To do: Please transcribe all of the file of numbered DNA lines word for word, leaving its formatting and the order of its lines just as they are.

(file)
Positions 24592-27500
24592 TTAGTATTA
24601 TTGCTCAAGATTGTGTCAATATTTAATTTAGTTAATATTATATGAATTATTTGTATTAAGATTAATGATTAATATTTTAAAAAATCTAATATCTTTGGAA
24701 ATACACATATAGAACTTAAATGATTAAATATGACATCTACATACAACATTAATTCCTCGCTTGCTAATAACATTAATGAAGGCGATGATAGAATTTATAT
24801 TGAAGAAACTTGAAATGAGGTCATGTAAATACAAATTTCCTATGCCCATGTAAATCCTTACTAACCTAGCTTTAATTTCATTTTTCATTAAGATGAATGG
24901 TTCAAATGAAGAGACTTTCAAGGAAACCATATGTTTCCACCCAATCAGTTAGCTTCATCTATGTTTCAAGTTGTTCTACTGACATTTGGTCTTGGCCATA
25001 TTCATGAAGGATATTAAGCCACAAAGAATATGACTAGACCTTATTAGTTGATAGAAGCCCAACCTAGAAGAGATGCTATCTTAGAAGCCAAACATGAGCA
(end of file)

Positions 24592-27500
24592 TTAGTATTA
24601 TTGCTCAAGATTGTGTCAATATTTAATTTAGTTAATATTATATGAATTATTTGTATTAAGATTAATGATTAATATTTTAAAAAATCTAATATCTTTGGAA
24701 ATACACATATAGAACTTAAATGATTAAATATGACATCTACATACAACATTAATTCCTCGCTTGCTAATAACATTAATGAAGGCGATGATAGAATTTATAT
24801 TGAAGAAACTTGAAATGAGGTCATGTAAATACAAATTTCCTATGCCCATGTAAATCCTTACTAACCTAGCTTTAATTTCATTTTTCATTAAGATGAATGG
24901 TTCAAATGAAGAGACTTTCAAGGAAACCATATGTTTCCACCCAATCAGTTAGCTTCATCTATGTTTCAAGTTGTTCTACTGACATTTGGTCTTGGCCATA
25001 TTCATGAAGGATATTAAGCCACAAAGAATATGACTAGACCTTATTAGTTGATAGAAGCCCAACCTAGAAGAGATGCTATCTTAGAAGCCAAACATGAGCA